Cass McCombs – review

Deaf Institute, Manchester
The eclectic and prolific underground artist shows he can be jawdroppingly beautiful and rip-roaringly deadpan

A Caifornian in his mid-thirties, Cass McCombs is a genuinely underground artist. Over 11 years, he has released seven albums while living a nomadic existence: the backs of cars, Greyhound buses, other people's floors. Along the way, he has amassed a huge and eclectic body of work, taking in everything from Velvet Undergroundish chugging prettiness to slide guitar-soaked country to experiments with jazz sax and guitars that sound like fiddles. Big Wheel, the title song of his typically sprawling new 22-track double album, finds him extolling the joys of driving a bulldozer while pondering the nature of modern masculinity.

With his centre parting and check shirt, he looks like an archetypal lo-fi indie kid, but at times sounds like Lloyd Cole fronting Gram Parsons' country-rock pioneers the Flying Burrito Brothers. In near darkness, with no chatter between songs, McCombs doesn't exactly offer an exciting live experience, but his beguiling songs draw you in. He can be jawdroppingly beautiful and rip-roaringly deadpan. "Leave your husband and come with me," he suggests at one point. "What's it like to shit in space?" at another.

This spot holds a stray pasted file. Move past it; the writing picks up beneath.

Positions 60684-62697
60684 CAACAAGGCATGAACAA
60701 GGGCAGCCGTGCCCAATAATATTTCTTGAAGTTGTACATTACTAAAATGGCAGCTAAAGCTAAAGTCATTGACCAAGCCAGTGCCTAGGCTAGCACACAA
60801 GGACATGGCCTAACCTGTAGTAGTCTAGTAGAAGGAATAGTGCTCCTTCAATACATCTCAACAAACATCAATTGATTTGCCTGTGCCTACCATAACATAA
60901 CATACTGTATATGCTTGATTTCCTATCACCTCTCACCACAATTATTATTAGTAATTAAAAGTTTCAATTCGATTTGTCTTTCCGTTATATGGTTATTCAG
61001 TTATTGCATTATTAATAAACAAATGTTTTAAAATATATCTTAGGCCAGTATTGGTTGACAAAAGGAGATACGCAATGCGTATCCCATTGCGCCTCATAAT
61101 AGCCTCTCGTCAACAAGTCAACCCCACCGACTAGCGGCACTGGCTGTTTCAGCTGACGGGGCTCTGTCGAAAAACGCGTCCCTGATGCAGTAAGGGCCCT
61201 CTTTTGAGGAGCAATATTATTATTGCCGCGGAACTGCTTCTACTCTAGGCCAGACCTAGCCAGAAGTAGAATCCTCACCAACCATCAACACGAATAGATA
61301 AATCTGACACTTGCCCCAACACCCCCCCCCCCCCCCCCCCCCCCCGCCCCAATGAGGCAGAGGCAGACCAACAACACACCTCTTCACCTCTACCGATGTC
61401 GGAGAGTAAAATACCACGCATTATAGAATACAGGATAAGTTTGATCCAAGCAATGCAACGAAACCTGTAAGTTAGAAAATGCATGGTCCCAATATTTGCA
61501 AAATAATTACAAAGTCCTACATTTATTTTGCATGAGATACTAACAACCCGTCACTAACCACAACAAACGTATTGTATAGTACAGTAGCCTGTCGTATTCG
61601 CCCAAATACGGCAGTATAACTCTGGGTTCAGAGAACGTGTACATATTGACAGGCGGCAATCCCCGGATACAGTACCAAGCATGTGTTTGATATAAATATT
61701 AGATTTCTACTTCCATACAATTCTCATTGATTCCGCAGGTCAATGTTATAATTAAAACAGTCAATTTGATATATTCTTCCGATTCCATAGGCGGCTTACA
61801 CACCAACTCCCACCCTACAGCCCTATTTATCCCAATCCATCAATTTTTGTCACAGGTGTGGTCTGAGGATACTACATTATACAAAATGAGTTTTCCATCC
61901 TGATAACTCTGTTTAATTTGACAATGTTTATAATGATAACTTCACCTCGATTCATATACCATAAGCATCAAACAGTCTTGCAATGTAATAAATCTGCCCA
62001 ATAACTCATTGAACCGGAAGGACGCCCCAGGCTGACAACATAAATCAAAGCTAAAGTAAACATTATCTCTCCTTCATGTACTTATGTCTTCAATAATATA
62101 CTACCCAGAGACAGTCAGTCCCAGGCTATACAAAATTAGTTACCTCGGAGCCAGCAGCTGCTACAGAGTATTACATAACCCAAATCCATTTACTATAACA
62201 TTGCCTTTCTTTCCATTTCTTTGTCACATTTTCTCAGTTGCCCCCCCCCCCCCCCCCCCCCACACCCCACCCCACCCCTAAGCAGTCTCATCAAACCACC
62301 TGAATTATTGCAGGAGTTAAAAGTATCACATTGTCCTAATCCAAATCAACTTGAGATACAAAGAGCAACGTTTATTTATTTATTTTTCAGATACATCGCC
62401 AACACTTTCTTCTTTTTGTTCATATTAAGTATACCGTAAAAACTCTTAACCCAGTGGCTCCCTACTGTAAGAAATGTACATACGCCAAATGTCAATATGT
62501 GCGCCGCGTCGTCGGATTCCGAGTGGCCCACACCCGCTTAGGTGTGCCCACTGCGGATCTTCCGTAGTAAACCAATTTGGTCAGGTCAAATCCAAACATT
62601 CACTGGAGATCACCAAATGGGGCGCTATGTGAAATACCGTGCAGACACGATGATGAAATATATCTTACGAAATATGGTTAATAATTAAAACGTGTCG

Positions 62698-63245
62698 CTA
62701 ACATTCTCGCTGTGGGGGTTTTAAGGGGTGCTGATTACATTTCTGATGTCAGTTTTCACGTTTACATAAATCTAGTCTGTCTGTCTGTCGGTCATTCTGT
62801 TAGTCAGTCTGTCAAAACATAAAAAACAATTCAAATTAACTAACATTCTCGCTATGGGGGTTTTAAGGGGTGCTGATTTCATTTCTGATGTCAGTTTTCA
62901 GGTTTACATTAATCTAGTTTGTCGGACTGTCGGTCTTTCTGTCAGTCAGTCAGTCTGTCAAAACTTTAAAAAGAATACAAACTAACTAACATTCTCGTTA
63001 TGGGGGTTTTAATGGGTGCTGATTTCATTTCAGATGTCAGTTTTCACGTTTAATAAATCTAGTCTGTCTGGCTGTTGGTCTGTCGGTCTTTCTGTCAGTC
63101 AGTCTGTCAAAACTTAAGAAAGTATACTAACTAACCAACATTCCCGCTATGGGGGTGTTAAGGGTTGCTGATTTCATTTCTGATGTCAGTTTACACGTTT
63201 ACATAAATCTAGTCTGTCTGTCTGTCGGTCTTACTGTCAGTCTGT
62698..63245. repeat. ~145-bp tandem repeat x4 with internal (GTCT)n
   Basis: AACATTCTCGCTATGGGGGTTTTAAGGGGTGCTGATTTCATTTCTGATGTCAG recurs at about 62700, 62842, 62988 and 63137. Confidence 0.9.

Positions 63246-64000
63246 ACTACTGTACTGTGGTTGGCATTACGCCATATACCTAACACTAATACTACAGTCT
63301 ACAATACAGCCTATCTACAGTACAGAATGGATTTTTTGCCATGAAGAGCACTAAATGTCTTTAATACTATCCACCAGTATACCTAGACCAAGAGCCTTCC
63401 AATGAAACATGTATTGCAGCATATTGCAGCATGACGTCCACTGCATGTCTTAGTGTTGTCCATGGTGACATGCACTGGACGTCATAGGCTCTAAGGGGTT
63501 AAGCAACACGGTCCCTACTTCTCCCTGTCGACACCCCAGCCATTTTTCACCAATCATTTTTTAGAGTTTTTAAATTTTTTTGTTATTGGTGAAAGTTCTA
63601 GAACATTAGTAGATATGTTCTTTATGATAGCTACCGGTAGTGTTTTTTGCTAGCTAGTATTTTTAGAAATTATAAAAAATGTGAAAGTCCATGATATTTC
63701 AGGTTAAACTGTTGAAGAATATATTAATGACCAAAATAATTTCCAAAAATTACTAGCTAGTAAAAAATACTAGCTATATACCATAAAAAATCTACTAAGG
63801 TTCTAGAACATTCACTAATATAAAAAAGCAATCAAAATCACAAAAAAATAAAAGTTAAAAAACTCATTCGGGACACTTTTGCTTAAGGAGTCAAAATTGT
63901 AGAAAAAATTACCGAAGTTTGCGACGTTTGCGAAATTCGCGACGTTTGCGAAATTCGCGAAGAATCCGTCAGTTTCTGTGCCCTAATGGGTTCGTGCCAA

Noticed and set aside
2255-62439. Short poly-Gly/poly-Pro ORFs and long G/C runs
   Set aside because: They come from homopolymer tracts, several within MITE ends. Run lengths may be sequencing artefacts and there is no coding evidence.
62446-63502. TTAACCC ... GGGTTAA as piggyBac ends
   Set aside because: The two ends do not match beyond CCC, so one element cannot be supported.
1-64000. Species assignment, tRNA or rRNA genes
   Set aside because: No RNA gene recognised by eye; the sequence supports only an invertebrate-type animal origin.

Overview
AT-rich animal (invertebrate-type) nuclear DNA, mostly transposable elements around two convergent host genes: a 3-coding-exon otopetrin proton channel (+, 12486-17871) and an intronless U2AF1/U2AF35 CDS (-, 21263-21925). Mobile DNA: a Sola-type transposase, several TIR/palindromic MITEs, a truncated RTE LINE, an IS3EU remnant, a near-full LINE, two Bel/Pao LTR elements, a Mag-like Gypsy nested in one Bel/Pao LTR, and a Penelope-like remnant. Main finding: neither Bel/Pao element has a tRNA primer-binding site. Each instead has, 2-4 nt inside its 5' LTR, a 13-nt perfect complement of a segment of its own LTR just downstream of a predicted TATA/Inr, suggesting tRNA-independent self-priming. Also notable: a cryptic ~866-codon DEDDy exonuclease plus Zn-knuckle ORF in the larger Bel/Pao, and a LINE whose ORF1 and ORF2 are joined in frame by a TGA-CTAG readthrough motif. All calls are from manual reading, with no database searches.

His songs don't all hit the spot, but gems come along regularly. Your Mother and Father, a hurtling, sublime tale of a young person leaving home, bears the hallmarks of Lou Reed. While McCombs seems perfectly happy to plough his own furrow, any number of his tunes could take the film or advert ticket to much wider exposure. A likely candidate might be County Line, a desolate song of travel after abandonment, which echoes the classic road songs Jimmy Webb penned for Glen Campbell. It certainly impresses one member of the audience, who salutes our unlikely hero by waving a flower in his face.

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Dave Simpson

The GuardianTramp

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